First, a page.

In the Center of Chicago’s History

Chicago’s rich and diverse history has brought together people from across the globe, in turn creating a unifying and world-class culture. Chicago is a place millions call home. A place McCormick Square calls home. McCormick Square sits along Chicago’s lakefront. Home to the North America’s largest convention center – McCormick Place – and a short distance from South Loop, Museum Campus, Motor Row, Bronzeville, Prairie Avenue District and Chinatown, McCormick Square’s diversity highlights an influential and compelling history.

The Evolution of North America’s Largest Convention Center

McCormick Place’s history dates back to 1960 when it opened its doors to international conventions, first of which was the Modern Living Home and Flower Show. Since then, McCormick Place has expanded including the North, South, and West buildings as well as the lakeside center. Hyatt Regency McCormick Place opened in 1998. McCormick Square will unveil the Wintrust Arena and Marriott Marquis Hotel in 2017.

From John F. Kennedy to Barack Obama, McCormick Place has hosted world leaders and visionaries. In 2012, McCormick Place hosted the NATO Summit, which was the largest gathering of world leaders in the United States since the formation of the United Nations after World War II.

Diverse cultural neighborhoods such as Bronzeville and Prairie Avenue District have housed some of the most respected and well-known citizens in Chicago’s history from Louis Armstrong to Marshall Field. With its ability to host the world’s most important events and providing the city with jobs and revenue, there is no question McCormick Square has played a pivotal role in Chicago’s history.

Today, McCormick Square continues to grow and improve with its latest additions, such as the Wintrust Arena and Marriott Marquis Hotel. Between 2016 and 2018, McCormick Square is projected to have an economic impact of $4.5 billion and provide nearly 3,000 jobs in the area.

Part of a Robust Local History

Heart of Industrial Chicago

Just west of the McCormick Square, Motor Row lines Michigan Avenue with beautiful buildings dating back to the early 1900’s. In the early 20th century, Motor Row became home to more than 116 different makes of automobiles. In the 1950’s and 1960’s, the area became home to Chicago’s world famous Chess Records. Today you can visit Motor Row for the new restaurants and local breweries, as well as Willie Dixon’s Blues Heaven Foundation and Museum.

Historic Neighborhoods, Cultural Centers

Neighboring McCormick Square, Chicago’s South Loop has provided tourists and citizens of the city with a dynamic mix of attractions and activities from its Museum Campus to Grant Park. Beginning in 1921 when the Field Museum moved to the Museum Campus, Soldier Field, Adler Planetarium, and Shedd Aquarium have since joined and left adults and children in awe. Adjacent to the Museum Campus, Grant Park has provided open green space, works of art and entertainment for this admired city since 1835. (Learn more about South Loop here)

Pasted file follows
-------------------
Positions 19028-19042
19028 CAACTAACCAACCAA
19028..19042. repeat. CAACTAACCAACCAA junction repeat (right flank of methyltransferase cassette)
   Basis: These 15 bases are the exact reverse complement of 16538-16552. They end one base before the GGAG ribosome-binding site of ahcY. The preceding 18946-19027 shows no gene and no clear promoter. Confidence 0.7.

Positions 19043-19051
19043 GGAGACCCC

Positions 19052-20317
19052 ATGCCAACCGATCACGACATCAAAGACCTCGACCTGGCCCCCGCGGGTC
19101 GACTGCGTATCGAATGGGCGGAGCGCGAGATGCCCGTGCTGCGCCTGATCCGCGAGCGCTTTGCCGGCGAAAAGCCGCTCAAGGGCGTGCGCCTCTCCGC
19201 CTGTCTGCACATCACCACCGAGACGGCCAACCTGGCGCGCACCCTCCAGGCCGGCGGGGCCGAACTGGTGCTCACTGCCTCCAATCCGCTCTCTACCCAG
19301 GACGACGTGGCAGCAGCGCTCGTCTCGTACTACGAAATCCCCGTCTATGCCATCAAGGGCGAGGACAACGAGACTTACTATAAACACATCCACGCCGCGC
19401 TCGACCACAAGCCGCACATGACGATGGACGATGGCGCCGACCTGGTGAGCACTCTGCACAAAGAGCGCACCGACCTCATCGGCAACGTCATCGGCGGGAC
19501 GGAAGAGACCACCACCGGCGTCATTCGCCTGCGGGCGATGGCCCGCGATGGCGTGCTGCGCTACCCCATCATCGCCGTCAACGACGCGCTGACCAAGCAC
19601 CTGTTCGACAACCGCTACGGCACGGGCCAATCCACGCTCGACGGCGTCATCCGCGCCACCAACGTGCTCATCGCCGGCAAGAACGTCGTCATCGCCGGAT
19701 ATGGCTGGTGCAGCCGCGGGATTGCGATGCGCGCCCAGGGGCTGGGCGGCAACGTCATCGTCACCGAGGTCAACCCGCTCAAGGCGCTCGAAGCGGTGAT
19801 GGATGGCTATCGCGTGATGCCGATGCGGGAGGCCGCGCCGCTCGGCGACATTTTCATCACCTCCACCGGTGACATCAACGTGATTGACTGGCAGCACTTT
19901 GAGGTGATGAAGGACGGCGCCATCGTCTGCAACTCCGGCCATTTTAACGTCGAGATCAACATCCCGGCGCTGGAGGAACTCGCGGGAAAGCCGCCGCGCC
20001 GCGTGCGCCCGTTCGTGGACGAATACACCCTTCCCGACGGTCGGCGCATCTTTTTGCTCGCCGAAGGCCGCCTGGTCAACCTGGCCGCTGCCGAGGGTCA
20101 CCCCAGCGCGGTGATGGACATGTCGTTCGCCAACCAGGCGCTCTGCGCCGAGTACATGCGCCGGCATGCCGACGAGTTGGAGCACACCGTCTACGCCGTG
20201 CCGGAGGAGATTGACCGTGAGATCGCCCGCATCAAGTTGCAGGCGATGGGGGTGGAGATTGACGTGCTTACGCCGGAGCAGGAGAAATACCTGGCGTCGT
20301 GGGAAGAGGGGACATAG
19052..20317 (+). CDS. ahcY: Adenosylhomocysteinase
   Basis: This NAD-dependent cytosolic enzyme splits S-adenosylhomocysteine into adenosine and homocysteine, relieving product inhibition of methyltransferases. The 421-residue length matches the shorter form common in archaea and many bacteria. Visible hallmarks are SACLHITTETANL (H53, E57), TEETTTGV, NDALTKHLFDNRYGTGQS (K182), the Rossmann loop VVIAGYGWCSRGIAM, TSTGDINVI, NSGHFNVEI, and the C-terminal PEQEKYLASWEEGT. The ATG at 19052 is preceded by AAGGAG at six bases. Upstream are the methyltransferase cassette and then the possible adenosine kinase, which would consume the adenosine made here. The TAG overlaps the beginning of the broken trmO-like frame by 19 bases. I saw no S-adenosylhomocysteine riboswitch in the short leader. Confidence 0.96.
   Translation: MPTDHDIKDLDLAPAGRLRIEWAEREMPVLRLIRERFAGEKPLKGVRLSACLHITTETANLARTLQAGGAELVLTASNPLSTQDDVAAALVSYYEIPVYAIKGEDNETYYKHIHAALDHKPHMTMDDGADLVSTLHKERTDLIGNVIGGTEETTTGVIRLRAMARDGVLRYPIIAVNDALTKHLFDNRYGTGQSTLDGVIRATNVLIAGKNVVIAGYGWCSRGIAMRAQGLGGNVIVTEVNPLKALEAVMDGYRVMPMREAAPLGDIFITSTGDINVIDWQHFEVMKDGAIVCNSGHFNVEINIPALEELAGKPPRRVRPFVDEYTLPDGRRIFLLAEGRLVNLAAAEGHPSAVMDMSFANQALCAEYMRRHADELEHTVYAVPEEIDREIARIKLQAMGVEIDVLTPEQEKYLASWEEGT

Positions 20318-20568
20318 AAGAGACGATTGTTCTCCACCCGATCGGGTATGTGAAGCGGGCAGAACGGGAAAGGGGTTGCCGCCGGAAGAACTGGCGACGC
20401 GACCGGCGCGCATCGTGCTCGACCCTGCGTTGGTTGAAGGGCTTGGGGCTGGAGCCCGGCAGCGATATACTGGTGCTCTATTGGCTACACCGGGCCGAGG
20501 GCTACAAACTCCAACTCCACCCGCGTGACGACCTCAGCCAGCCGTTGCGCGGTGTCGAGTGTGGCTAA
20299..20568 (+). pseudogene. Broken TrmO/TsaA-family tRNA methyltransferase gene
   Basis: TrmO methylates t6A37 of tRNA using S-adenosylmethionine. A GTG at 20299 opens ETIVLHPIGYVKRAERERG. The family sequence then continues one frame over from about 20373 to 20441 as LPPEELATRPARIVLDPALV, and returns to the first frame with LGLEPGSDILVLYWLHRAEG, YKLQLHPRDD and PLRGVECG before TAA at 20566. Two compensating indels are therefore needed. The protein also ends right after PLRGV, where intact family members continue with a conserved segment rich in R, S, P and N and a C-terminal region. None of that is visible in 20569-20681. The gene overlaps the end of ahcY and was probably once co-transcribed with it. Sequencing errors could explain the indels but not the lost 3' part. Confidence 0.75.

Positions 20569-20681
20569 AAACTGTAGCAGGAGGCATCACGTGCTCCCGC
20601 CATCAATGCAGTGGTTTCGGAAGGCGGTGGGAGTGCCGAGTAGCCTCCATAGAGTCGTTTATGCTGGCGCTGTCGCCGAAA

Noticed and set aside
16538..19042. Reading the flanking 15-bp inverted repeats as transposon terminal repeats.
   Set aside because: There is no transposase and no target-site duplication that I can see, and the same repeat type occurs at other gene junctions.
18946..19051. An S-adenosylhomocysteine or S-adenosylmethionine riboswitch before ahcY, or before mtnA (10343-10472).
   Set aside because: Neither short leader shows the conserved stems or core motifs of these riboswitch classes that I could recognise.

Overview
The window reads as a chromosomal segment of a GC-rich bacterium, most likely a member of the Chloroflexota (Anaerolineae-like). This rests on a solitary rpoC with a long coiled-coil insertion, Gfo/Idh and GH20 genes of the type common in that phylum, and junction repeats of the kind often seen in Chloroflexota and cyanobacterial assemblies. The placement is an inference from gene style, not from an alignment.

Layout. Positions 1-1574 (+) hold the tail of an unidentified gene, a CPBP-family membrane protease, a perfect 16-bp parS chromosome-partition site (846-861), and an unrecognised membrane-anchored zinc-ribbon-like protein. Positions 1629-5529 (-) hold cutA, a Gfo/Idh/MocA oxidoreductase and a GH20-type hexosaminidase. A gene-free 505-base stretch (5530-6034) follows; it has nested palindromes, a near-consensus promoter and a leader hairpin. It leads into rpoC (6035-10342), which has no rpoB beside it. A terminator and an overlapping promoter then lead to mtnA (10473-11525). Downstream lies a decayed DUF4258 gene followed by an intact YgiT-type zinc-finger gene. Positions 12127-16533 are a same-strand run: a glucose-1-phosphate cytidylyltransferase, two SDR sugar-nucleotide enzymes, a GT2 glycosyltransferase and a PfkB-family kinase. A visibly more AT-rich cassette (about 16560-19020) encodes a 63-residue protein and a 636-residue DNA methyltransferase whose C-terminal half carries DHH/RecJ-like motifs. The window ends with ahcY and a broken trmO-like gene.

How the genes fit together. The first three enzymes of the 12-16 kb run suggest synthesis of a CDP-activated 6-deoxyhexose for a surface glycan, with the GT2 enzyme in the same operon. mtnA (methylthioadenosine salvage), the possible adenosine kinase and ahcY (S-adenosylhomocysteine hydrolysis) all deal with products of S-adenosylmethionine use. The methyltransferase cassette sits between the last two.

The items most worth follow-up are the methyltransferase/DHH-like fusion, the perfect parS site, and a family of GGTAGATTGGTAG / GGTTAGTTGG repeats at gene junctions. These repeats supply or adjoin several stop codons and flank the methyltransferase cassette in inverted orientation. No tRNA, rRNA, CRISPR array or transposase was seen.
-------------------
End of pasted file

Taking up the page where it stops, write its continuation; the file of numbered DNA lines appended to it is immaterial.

Head south of McCormick Square and explore the historically significant area of Bronzeville where a large number of African American men, women and children settled after leaving the devastating oppression in the American south. Pulitzer Prize recipient Gwendolyn Brooks, civil rights activist Ida B. Wells, and legendary musician Louis Armstrong were in part responsible for the area’s development and subsequent cultural crusade, which included advances in the civil rights movement as well as music of many types: jazz, blues and gospel music. Visit today to see the renowned sculpture, “Monument to the Great Northern Migration,” by Alison Saar among many other notable art pieces. (Learn more about Bronzeville here)

Chinatown represents the success of the Chinese people in America where streets are lined with restaurants and boutique shops, whose buildings are unique to the rich and the historic culture. Today, Chinatown is home to 65,000 Chinese Americans. Upon completion of the transcontinental railroad in 1869, of which Chinese Americans played a pivotal role, they faced severe discrimination from people and governments across the nation. Many realized they could call Chicago home when they found very little prejudice. Chinatown is a cultural identity and heritage marker for Chinese Americans. It has allowed them to continue their rich history of traditions in America’s melting pot of culture. (Learn more about Chinatown here)

The Prairie Avenue District is considered to be one of Chicago’s most unique and historic neighborhoods. Home to Chicago’s most wealthy citizens in the late 19th century, Prairie Avenue became lined with magnificent mansions. Marshall Field and George Pullman were two of the more well known to live in the district. Visit today to get an inside look on the Glessner House Museum and the Clarke House Museum. (Learn more about the Glessner House Museum here and the Clarke House Museum here)

McCormick Square has provided citizens and tourists alike with entertainment, education and economic growth. It provides us a snapshot into the history of Chicago and allows us to understand the diverse cultures that helped build this great city. From McCormick Place to Bronzeville, McCormick Square is committed to serving and bettering its community as a good neighbor.

Fun Fact

The Rooftop Garden is also home to 20,000 honey bees in three hives that produce 50 pounds of honey a year and 2,000 Red Wiggler worms that create 200 pounds of vericompost annually.

We are no longer just a building, we are a community


Fun Fact

McCormick Place was the location of President Obama’s 2012 Presidential election night party. President Obama addressed of over 12,000 in McCormick Place after he was declared the winner.
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